In a recent webinar for MBL, Trust and Probate Litigation associate Judith Swinhoe-Standen summarised a range of notable contentious probate cases recently decided by the courts of England and Wales. This article explores recent cases involving mutual wills.

Mutual wills are made by two people (usually a couple) in largely similar or identical terms, by which they agree that their wills are irrevocable without the other’s consent. Entering into mutual wills is tantamount to entering into a binding contract.


Mutual vs. mirror wills

Mutual wills are often confused with mirror wills. Mirror wills are also usually made by couples in identical terms, but the difference is that nothing is stopping one of them from changing their will in the future. Mirror wills are very common, in contrast to mutual wills.


Pitfalls of mutual wills

Couples might at first think that mutual wills would be a sensible idea as they could give piece of mind that the surviving spouse will not pass the family wealth to someone else under a new will.

However, there are significant disadvantages to mutual wills. First, they heavily restrict a surviving spouse’s choices. As they cannot validly revoke the mutual will, they are stuck with it for the rest of their life. They cannot add or remove any beneficiaries, which means they cannot accommodate relationships that change over time.

Disputes can also arise as to whether mutual wills were validly executed, particularly as to whether the agreement to do so was sufficiently clear and free from undue influence. Two recent cases illustrate this.


Agreement set aside: Naidoo v Barton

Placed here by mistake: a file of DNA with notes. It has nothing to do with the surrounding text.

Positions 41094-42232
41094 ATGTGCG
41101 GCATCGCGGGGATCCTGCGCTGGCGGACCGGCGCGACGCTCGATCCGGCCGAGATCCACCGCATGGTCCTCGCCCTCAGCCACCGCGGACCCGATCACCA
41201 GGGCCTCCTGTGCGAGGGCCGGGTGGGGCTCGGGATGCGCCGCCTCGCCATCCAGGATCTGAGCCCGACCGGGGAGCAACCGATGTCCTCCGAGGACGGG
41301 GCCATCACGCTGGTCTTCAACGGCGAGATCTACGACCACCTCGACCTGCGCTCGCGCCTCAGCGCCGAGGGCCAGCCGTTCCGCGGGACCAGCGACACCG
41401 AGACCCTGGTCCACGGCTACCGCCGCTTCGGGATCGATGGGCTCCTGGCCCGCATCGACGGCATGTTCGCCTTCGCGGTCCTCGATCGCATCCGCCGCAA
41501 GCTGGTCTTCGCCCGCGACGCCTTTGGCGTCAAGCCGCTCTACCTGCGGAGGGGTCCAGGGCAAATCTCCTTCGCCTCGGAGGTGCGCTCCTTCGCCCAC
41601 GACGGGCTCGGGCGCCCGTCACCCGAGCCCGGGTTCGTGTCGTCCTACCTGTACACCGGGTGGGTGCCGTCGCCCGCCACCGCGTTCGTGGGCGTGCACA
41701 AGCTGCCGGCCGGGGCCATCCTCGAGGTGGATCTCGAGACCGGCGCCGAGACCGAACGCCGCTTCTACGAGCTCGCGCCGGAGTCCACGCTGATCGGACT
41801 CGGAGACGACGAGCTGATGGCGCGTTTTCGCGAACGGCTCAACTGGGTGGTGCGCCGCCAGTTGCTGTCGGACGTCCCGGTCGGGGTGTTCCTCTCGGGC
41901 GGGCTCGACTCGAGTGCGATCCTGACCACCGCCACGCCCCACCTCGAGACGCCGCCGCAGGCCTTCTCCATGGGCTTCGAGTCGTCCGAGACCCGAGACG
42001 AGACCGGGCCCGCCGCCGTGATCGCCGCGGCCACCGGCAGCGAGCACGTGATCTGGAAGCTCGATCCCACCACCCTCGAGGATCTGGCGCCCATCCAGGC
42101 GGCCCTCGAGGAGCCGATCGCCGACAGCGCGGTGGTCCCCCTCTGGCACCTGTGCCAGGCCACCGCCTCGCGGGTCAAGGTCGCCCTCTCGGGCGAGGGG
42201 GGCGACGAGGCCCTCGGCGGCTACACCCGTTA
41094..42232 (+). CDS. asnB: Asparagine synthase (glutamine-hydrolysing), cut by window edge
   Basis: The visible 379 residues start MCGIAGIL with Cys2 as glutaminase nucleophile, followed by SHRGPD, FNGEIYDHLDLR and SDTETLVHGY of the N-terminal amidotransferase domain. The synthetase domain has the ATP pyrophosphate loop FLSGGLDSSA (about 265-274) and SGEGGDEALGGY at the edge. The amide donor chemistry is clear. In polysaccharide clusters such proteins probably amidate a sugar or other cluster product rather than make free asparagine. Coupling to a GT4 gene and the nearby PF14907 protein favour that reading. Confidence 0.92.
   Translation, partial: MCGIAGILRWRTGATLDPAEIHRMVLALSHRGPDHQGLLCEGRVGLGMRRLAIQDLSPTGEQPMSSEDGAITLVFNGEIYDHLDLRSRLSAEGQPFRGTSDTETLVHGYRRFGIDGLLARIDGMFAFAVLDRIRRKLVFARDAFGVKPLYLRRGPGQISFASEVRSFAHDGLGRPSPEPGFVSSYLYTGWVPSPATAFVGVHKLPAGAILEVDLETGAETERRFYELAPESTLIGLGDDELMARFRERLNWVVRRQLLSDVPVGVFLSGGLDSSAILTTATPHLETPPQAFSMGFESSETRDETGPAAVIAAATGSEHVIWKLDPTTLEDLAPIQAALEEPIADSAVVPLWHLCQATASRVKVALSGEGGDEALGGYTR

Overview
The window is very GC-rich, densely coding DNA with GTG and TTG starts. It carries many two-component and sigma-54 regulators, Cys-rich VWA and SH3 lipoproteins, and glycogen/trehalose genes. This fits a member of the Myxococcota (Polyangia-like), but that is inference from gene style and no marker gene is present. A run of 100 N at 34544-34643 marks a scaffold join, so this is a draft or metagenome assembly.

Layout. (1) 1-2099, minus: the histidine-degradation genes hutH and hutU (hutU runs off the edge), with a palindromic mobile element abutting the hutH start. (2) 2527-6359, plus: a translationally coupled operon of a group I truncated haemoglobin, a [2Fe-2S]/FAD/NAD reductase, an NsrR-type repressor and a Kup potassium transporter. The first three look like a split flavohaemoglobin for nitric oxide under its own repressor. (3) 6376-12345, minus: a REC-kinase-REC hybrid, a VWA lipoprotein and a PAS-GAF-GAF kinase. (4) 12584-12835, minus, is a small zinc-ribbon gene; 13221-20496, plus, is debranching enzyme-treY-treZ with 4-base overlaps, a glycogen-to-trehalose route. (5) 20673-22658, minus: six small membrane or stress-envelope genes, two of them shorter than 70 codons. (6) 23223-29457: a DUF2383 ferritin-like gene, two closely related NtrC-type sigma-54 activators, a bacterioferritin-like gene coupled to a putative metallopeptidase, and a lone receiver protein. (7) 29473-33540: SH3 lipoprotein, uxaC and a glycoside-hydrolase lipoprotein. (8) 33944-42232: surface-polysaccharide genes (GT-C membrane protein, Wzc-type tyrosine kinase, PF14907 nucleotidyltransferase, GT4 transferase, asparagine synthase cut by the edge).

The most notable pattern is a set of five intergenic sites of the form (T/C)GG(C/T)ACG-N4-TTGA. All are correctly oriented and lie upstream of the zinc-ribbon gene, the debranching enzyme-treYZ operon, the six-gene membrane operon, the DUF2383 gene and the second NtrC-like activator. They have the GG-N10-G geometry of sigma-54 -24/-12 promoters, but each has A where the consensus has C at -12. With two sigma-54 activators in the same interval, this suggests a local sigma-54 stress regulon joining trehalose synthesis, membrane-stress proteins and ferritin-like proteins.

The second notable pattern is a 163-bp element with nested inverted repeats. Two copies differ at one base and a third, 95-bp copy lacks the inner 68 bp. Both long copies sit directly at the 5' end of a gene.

In Naidoo v Barton [2023] EWHC 500 (Ch), the claimant (C) and the first defendant (D) were two of seven children born to the deceased (W) and her husband (H). W and H had made wills in 1998, leaving their whole estates to each other and then to D after they had both died. They left nothing to their other children. Each will referred to the other and stated within them that they were “intended to be in law mutual wills”. H died in 1999.

In 2015, W made a new will appointing C as her sole executor and beneficiary. W died in 2016. C obtained a grant of probate for the 2015 will, but D denied its validity, arguing that the 1998 wills were binding because they were mutual wills. C sought an order pronouncing the validity of W’s 2015 will and rescinding any mutual wills agreement in respect of W’s estate.

There were four central issues in this case:

  1. Whether there was a mutual wills agreement in relation to the 1998 wills;
  2. Whether any such agreement was vitiated by a mistaken belief by H and W as to the consequences of the mutual wills agreement;
  3. Whether the test for undue influence in making mutual wills was (a) the test in Royal Bank of Scotland v Etridge (No 2) [2001] UKHL 44 or (b) the test for undue influence ordinarily applied in probate disputes; and
  4. Whether any mutual wills agreement had been procured by undue influence exercised by D.

Taking each of these issues in turn:

  1. The court was satisfied that there was a mutual wills agreement. The wills referred to each other and described themselves as mutual wills. W’s later will, therefore, did not revoke the mutual will.
  2. By extension, the court found that H and W had not been mistaken about the consequences of the mutual wills. They had known and understood the effect of entering into them in 1998, and they could have jointly revoked them before H died in 1999.
  3. Regarding the test for undue influence in these circumstances, the court considered whether to apply the testamentary or contractual test. In assessing whether a will has been procured as a result of undue influence, in testamentary proceedings the court will usually consider whether the testator was coerced into making the will in the terms in question. The Etridge test is ordinarily used in contractual situations and applies where there is a relationship of trust and confidence and a transaction that calls for an explanation. In those circumstances, there is a rebuttable presumption that undue influence has been exercised.